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Pride and Hubris Theme Analysis

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The greatest sin in many myths is when a mortal grows too proud and claims to be the equal or superior of the gods. This arrogance, also called “hubris,” is inexplicably common and always punished horribly. The Greeks clearly felt that hubris was a terrible sin, but often in punishing it so extremely the gods showed their spiteful, jealous sides. There are even cases where the mortal’s pride is deserved, as with Arachne, who boasts of her skill at weaving but then is able to actually weave cloth as beautiful as Athena’s. The jealous Athena turns Arachne into a spider for this.

Other punishments for pride include Niobe, who wanted to be worshipped like a goddess, and so has her sons murdered and is turned into a weeping stone, and the famous Icarus, who flies too close to the sun on his man-made wings and then drowns. In her introduction, Hamilton notes how the Greek gods were more familiar and human than the gods of most cultures, and it is perhaps because of this that so many mortals thought they could be like them – the gods were just human enough to relate to, but still all-powerful, jealous beings who relentlessly punished any mortal with too much pride.

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Pride and Hubris Quotes in Mythology

Below you will find the important quotes in Mythology related to the theme of Pride and Hubris.
Part 2, Chapter 4 Quotes

Here Phaëthon lies who drove the Sun-god’s car,
Greatly he failed, but he had greatly dared.

Related Characters: Phaëthon
Page Number: 185
Explanation and Analysis:

This quote is what the naiads inscribe on the tomb of Phaëthon after he is killed driving the Sun's chariot. Phaëthon, the mortal child of the Sun, is told by his divine father that he will grant any wish, and Phaëthon arrogantly asks to drive his chariot. Predictably, Phaëthon is killed because, as a mortal, he is unable to carry out this divine task without causing chaos and danger. This quote sums up the ancient Greek attitude towards heroism. As we saw with Jason, the ancient Greek culture rewarded deeds that were ambitious or powerful more than deeds that were unequivocally good, advisable, or even successful. Despite Phaëthon's failure--and the fact that his hubristic assumption that he could be equal to the gods got him killed--he is memorialized honorably for the scale of his ambition and daring. This story is somewhat unique in that the gods typically vengefully punish mortals for their hubris, but here their slaying of Phaëthon seemed necessary for everyone's safety. Despite the fact that Phaëthon was, perhaps, not even wrongly killed, he is still remembered as a hero simply for having done a stupid thing that was daring.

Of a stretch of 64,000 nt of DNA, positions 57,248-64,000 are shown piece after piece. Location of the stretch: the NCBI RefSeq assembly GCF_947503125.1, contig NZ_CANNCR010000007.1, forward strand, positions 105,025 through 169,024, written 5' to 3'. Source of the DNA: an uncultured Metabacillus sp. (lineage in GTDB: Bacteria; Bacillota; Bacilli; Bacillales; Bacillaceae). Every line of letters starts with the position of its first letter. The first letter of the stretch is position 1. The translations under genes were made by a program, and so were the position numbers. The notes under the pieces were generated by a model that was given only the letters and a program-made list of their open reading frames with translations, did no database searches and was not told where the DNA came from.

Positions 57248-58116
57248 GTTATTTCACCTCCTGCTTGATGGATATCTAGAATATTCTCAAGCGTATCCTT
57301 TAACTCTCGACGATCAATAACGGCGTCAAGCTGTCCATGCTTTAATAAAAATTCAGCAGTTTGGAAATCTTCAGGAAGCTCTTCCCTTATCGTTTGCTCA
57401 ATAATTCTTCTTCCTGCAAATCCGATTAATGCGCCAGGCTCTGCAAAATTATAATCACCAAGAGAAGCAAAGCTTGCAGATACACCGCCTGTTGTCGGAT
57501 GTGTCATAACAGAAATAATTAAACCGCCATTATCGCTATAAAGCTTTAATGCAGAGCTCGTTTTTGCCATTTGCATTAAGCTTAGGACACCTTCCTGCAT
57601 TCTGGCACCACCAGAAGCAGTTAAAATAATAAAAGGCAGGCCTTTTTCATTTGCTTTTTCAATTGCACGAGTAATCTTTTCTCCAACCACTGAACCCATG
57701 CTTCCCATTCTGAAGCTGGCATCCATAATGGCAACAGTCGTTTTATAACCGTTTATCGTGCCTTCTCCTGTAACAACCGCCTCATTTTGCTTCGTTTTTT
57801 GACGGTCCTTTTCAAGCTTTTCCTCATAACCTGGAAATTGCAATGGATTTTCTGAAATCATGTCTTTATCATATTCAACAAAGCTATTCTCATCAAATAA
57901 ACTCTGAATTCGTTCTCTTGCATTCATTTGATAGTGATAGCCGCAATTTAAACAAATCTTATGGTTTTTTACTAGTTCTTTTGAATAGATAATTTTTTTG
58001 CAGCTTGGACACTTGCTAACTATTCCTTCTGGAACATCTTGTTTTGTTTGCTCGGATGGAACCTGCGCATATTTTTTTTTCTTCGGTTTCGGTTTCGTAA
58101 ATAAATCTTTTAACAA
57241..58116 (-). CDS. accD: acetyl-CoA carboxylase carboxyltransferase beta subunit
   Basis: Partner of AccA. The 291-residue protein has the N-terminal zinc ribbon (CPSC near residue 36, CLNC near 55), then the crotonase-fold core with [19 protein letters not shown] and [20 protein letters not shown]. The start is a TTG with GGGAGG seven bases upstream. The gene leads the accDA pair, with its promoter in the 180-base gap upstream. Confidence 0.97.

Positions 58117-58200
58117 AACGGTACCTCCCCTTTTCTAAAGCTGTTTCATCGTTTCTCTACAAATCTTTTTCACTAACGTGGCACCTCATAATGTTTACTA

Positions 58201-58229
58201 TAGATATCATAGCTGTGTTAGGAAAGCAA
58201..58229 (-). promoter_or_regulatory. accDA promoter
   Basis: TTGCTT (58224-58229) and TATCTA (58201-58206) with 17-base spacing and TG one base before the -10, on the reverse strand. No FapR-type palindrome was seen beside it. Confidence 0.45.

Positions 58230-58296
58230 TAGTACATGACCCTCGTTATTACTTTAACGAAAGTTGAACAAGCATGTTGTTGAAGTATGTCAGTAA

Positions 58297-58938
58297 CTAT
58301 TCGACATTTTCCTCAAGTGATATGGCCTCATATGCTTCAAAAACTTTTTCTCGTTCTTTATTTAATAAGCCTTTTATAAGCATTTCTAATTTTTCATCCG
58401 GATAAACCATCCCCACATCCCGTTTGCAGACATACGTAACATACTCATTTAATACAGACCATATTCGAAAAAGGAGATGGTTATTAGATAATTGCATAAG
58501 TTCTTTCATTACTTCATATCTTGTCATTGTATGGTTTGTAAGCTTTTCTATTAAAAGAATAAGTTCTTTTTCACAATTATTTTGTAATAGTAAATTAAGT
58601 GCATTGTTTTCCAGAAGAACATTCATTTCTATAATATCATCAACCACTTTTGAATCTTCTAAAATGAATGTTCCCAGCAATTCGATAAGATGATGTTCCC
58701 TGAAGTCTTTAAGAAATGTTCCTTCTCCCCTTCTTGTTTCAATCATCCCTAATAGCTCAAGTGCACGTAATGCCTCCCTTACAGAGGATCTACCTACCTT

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He lived happily thus for a long time; then he made the gods angry. His eager ambition along with his great success led him to think “thoughts too great for man,” the thing of all others the gods objected to. He tried to ride Pegasus up to Olympus. He believed he could take his place there with the immortals. The horse was wiser. He would not try the flight, and he threw his rider. Thereafter Bellerophon, hated of the gods, wandered alone, devouring his own soul and avoiding the paths of men until he died.

Related Characters: Bellerophon, Pegasus
Page Number: 191
Explanation and Analysis:

This passage comes after Bellerophon's successful hero's journey, in which he becomes Pegasus's rider and defeats all the obstacles that King Proetus requires. Hamilton indicates here that had Bellerophon been satisfied with his already outrageously good fortune, he could have remained happy and successful. But when Bellerophon decides to ride Pegasus to Olympus (revealing his hubristic assumption that he is fit to mingle with the gods, despite being a mortal), he angers the gods, Pegasus bucks him, and he lives out his life in misery. It's important to note that the hubris Bellerophon shows in attempting to reach Olympus is not his first prideful ambition of the story; wanting to be Pegasus's rider, for instance, is arrogant, as well as his facing all of Proetus's obstacles. However, hubris was only condemned when it was seen to affect the gods. This is revealing of ancient Greek morality; some kinds of arrogance were seen as boldness worthy of reward, while others were considered unacceptable and required vengeance. 

Part 3, Chapter 3 Quotes

The greatest hero of Greece was Hercules… He was what all Greece except Athens most admired. The Athenians were different from the other Greeks and their hero therefore was different. Theseus was, of course, bravest of the brave as all heroes are, but unlike other heroes he was as compassionate as he was brave and a man of great intellect as well as great bodily strength… But Hercules embodied what the rest of Greece most valued… Hercules was the strongest man on earth and he had the supreme self-confidence magnificent physical strength gives. He considered himself on an equality with the gods – and with some reason.

Related Characters: Theseus, Hercules
Page Number: 225
Explanation and Analysis: